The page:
Indigenous Peoples’ Day
Since the early 1990s, communities across America have honored Indigenous Peoples’ Day—South Dakota and Berkeley, California being the leaders. Currently more than 15 states and many municipalities observe the day, and there is a resolution before Congress to declare a federal holiday (H.Res.627). In it, Congresswoman Deb Haaland, Co-Chair of the Congressional Native American Caucus, declares: “Our resolution recognizing Indigenous People’s Day acknowledges our country’s real history and celebrates our languages, traditions, and heritage… By dedicating this day to the strength and resilience of Indigenous peoples, we condemn those who have tried to erase us, and build strength through understanding.”
Artstor marks the day with a selection of stirring works that express Indigenous cultures across the continent.1
The concept of cultural tradition and renewal underscores the selection of images, beginning with Larry Towell’s photograph of a young man at a Pow Wow2 in Albuquerque, 2017, with an iconic image of Chief Joseph (1840-1904), courageous leader of the Nez Percé, looking over his shoulder. The nineteenth-century convention of the portraiture of Native Americans is represented by two likenesses, 1910, by Richard Throssel. Throssel was unique among his American contemporaries, like Edward Curtis who led the field in the photographic portraits of Native Americans, because his heritage was part Cree. In 1906, he was adopted into the Crow (Apsáalooke) Tribe in Montana where he remained for several years taking thousands of photographs.The woman portrayed here wears a dress studded with elk teeth, a sign of stature in the community.
The enduring tradition of Pueblo pottery is illustrated by the juxtaposition of the distinctive Anasazi (Ancestral Puebloan) redware storage jar, c.1125-1200 and the water jar, c. 1880, made hundreds of years later by Mary Tosa from Jemez Pueblo.
In a photograph that merges landscape and architecture, the Anasazi White House Ruin rises from the cliffs of the Canyon de Chelly (from tsegi, the Navajo word meaning rock canyon), Arizona. The canyon houses many structural remains (c. 1500 BCE – c. 1350 CE) of the Anasazi, that are now situated on a Navajo Reservation.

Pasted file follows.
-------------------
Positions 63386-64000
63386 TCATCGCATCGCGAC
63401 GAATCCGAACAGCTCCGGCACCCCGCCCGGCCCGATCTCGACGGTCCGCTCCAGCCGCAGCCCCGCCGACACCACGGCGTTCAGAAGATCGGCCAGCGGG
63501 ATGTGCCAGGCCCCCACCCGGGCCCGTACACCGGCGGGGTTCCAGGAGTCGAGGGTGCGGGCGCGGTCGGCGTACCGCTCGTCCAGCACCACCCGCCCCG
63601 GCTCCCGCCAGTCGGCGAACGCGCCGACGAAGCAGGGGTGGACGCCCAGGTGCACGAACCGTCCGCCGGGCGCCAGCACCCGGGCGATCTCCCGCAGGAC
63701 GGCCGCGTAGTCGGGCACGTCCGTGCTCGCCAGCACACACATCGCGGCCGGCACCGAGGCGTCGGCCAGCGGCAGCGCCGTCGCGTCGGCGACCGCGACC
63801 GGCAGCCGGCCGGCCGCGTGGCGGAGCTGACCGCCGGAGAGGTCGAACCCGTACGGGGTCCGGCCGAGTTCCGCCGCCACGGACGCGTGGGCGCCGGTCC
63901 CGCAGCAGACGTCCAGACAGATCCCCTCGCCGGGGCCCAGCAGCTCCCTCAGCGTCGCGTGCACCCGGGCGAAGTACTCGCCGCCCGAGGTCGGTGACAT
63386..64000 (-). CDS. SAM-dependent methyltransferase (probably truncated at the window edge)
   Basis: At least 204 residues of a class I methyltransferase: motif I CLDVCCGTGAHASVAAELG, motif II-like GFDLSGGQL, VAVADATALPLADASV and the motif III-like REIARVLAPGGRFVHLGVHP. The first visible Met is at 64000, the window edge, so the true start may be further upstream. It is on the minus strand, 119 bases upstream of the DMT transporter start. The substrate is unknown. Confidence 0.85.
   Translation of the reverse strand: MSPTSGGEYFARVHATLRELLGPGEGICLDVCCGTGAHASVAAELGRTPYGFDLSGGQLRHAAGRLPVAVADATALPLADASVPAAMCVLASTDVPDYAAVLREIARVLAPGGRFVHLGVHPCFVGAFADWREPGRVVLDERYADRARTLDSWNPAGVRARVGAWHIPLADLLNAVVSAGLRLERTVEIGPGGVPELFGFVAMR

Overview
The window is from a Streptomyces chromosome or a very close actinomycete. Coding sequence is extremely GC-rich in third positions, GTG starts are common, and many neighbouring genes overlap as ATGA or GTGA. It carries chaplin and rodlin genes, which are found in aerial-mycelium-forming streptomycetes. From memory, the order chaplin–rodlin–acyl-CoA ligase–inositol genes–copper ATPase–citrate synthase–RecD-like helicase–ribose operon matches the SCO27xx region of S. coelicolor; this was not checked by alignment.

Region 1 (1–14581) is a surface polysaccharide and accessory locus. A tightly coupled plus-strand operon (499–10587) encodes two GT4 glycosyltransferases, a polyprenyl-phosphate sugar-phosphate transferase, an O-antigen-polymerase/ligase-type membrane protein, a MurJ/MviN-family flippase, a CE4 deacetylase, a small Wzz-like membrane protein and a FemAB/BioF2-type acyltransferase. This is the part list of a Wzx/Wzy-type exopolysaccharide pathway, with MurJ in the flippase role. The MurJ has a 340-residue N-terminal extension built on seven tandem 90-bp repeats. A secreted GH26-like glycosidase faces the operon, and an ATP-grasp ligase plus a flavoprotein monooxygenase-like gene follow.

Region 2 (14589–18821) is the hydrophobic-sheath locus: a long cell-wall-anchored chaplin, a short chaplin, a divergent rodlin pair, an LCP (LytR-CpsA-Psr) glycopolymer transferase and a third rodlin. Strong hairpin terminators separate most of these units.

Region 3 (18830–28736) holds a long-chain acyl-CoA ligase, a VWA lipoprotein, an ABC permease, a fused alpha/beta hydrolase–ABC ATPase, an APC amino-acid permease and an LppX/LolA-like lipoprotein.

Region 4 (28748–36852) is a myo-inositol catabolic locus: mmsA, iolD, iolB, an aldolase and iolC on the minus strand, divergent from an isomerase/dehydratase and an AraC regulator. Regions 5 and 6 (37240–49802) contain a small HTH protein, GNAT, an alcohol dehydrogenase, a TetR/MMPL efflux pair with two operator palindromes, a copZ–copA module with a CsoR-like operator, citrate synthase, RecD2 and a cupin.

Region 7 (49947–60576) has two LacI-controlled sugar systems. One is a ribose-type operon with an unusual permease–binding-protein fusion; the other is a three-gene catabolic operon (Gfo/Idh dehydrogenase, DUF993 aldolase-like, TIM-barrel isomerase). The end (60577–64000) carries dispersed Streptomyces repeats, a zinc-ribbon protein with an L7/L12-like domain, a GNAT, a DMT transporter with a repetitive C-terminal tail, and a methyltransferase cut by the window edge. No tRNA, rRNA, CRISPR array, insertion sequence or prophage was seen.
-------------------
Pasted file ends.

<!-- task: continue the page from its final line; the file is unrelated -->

Indigenous Canadian architect Douglas Cardinal (b. 1934, descendant of the Blackfoot Tribe) reprises the organic concept of architecture from the Pueblo cliffs in the striations and undulations of his design for the Museum of History, Gatineau, 1989. Cardinal also designed the Smithsonian National Museum of the American Indian that opened in 2004.
One of the earliest extant buffalo hide paintings from the 18th century comes down to us from an unknown artist of the Assiniboine or Fox Peoples Tribe of the Great Plains. The distinctive patterns suggest the influence of beadwork and the use of stencilling. Two centuries later the artist Stephen Mopope of the Great Plains, among the groundbreaking members of the Kiowa Five, began his training painting hides with his family. The work shown here, a pochoir print (a painting using a stencil), partakes of the artistic and technical traditions of hide paintings.
The work of many Native American artists and artisans is endowed with a strongly geometric and linear character that links it back to belief systems and nature — a sacred design summed up by the contemporary painter Jaune Quick-to-See Smith (Salish): “We are part of the earth and it is part of us.”3 The vibrant woven textiles of the Navajo, exemplified here by a rug, c. 1890-1910, work symbolic patterns into cohesive, striking designs. A silver sandcast Navajo bracelet, c. 1940, fuses a brilliant, functional cuff design with symbolic motifs like the central, opposed prayer fans.
While the artistic heritage of the Indigenous communities of the far north merits a separate study, we would be remiss if we didn’t touch on them here. The single face of the wooden Yup’ik mask and the three spirits of the Inuit shamansitic whalebone sculpture celebrate the vibrant animism that permeates their cosmos.
Happy Indigenous Peoples’ Day!
– Nancy Minty, collections editor
1For the purposes of this survey, we consider the output of tribes across North America, with the understanding that each may encompass an individual character and that there is no monolithic Native American culture. For a comprehensive introduction, see Frederick J. Dockstader. “Native American Art.” Brittanica.
2From the Narragansett word powwaw, meaning spiritual leader.
3 Quoted in Kate Morris. Shifting Grounds: Landscape in Contemporary Native American Art. https://www.jstor.org/stable/j.ctvddzv73. 2019, p. 63.
Resources from JSTOR:
Native American publication collection on JSTOR
Ellen C. Caldwell. Challenging Columbus Day. JSTOR Daily. 2015.
Microcosms: Sacred Plants of the Americas. St Lawrence University
- Bob Schalkwijk Photography
- Canyonlights World Art Image Bank: Art, Architecture, and Archaeology
- Ferguson-Royce Archive: Pre-Columbian Photography (University of Texas)
- Library of Congress Collection
- Magnum Photos – (including nearly 200 photographs by Larry Towell documenting recent protests by Native Americans)
- Museum of Anthropology at the University of British Columbia
- Native American Art and Culture Collection (National Anthropological Archives, Smithsonian Institution)
- Panos Pictures
- Peabody Museum of Archaeology and Ethnology, Harvard University
- Portland Art Museum